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Public gathers for town hall

Amber Briggle asked U.S. Rep. Michael Burgess where he stood on gay and transgender rights.

Other people asked him where he stood on other issues, like the economy and environment.

Burgess (R-Pilot Point) heard some strong opinions from his constituents at his town hall meeting Aug. 3 at Braswell High School’s gym.

Burgess, who represents District 26, made no formal opening remarks and asked patrons to keep conversations civil. Remarks during the evening were met with boos and cheers and sometimes a mixture of both. Some people in the audience yelled at questioners when they didn’t like their questions or opinions or when they seemed to take too long to make remarks or ask questions. At one point, an audience member felt inspired to laugh like the Joker from “Batman” cartoons and movies.

Some in the audience held cards that read “Agree” and “Disagree.” One man wore an “Impeach Trump” T-shirt; another wore a shirt that read “Trump Won … Get Over It!” Several people wearing Indivisible Denton shirts were on hand.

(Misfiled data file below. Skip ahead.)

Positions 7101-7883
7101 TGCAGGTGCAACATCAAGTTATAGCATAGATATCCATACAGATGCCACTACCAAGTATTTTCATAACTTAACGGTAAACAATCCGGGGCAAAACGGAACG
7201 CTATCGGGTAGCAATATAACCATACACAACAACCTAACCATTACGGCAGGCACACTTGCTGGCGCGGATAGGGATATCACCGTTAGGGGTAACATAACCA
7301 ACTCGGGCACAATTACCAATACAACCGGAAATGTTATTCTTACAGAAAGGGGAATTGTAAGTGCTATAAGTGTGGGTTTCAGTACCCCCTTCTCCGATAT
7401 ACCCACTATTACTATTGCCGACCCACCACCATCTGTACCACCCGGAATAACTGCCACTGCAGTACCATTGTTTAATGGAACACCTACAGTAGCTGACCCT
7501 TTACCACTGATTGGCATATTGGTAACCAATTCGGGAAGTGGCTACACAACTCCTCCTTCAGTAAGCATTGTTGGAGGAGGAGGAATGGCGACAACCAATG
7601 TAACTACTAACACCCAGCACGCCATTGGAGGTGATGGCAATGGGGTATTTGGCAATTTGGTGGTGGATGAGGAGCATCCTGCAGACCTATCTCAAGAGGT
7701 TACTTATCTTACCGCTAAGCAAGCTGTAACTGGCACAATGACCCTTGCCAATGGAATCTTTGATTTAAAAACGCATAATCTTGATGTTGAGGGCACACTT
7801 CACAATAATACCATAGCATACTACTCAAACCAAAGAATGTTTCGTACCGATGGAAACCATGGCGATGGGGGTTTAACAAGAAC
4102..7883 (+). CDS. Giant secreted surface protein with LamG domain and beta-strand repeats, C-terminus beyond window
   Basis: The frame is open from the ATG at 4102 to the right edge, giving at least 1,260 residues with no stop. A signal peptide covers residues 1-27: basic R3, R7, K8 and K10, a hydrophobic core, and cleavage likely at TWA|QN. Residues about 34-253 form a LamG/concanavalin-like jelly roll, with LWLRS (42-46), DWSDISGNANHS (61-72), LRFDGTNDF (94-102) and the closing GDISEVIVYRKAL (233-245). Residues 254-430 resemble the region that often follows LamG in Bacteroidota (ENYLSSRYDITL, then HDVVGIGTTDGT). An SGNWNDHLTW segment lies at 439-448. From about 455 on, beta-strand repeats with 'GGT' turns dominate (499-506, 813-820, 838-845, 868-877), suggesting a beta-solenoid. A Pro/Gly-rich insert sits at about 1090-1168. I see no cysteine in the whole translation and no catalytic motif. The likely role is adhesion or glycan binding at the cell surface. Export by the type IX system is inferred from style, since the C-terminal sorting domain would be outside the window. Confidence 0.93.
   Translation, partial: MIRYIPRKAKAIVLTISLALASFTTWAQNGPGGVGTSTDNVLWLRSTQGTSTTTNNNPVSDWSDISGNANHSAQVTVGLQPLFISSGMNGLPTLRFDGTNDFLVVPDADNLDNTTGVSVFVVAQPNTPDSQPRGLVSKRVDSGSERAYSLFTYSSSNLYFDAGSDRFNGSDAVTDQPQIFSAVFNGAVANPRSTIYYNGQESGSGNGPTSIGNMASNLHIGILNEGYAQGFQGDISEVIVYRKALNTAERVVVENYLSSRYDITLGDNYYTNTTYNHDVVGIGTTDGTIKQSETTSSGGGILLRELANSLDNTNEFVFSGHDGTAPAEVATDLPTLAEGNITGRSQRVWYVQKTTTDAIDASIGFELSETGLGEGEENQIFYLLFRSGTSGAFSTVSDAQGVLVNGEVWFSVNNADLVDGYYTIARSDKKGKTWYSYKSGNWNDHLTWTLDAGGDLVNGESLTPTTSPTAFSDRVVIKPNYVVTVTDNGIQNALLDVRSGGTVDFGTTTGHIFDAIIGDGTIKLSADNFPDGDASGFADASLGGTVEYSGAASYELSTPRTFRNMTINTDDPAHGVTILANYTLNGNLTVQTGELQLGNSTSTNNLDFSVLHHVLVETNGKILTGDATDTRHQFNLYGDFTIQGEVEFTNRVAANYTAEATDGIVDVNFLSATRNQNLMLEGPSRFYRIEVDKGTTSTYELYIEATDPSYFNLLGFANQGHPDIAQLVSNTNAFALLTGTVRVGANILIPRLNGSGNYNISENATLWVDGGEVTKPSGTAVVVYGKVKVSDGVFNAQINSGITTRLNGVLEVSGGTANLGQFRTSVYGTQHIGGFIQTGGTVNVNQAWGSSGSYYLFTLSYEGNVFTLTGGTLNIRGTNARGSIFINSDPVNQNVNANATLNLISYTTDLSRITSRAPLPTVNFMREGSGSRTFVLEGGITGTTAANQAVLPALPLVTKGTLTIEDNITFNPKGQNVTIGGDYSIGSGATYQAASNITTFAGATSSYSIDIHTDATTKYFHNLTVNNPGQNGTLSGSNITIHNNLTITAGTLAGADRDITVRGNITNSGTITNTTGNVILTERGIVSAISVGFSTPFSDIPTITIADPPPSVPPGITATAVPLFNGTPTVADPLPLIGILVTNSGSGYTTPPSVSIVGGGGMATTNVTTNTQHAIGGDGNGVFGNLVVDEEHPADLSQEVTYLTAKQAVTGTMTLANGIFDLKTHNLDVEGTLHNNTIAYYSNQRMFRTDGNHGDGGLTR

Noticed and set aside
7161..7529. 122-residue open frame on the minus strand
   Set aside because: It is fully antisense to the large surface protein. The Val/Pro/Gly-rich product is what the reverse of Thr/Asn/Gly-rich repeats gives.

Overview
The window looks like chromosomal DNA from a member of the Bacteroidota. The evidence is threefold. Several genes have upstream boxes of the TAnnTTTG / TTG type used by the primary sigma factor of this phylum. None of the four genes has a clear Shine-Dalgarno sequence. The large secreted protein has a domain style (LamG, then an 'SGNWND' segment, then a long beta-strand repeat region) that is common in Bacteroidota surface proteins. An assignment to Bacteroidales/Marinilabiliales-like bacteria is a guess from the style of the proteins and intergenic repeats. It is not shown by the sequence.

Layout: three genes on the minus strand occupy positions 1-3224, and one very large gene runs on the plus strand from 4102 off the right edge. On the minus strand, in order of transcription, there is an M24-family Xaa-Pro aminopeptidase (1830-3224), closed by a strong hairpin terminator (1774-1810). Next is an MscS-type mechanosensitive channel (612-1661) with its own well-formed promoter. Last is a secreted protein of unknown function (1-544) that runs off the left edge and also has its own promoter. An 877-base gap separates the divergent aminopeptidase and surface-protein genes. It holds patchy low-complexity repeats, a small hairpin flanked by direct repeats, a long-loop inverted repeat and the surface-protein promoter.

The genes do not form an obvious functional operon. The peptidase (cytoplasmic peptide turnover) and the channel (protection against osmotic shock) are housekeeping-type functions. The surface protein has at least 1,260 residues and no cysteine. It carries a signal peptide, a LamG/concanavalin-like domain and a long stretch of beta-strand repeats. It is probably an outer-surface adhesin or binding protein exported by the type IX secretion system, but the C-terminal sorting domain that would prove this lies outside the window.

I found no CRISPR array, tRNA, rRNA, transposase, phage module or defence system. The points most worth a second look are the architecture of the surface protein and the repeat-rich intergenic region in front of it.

A few hundred people attended the event, which Burgess said was his 100th town hall. Nearly 20 people stood at the microphone and asked questions.

“I will stress this is not a political event – this is a representational event for me, so I’m not here on behalf of any particular political persuasion,” he said. “I will do so if you provoke me. But on the basis, it is a non-political event.”

The first questioner asked about the Russia’s meddling in the 2016 election, including whether Burgess would consider meeting with a foreign adversary to get dirt on one of his opponents “What are you offering?” Burgess said, drawing some laughs and applause. She asked whether it would be appropriate to meet with Russians to get information, and he said he would not meet with a foreign adversary. But said he was not sure what he would have done had someone posed that question to him in October 2002, as far as whether he would have provided the same answer. “That’s not the type of thing that most people think about on a daily basis, and when you are in a campaign, you are in it to win it,” he said. She wanted to know what he would do if President Donald Trump fired special counsel

Robert Mueller, who is overseeing the investigation of Russia’s interference in the 2016 election. He called her question “hypothetical” and declined to respond. “You deal with the circumstances as they come up,” he said. “That is not a question that is answerable at this point.”

Burgess said Hillary Clinton lost the 2016 Presidential election because she was a “bad candidate, end of story.” His remark drew considerable cheers. “And Trump won because Russia interfered with our election,” she retorted, adding that Trump was “an illegitimate president” and Burgess was putting party ahead of country. She asked him to stand up to Trump.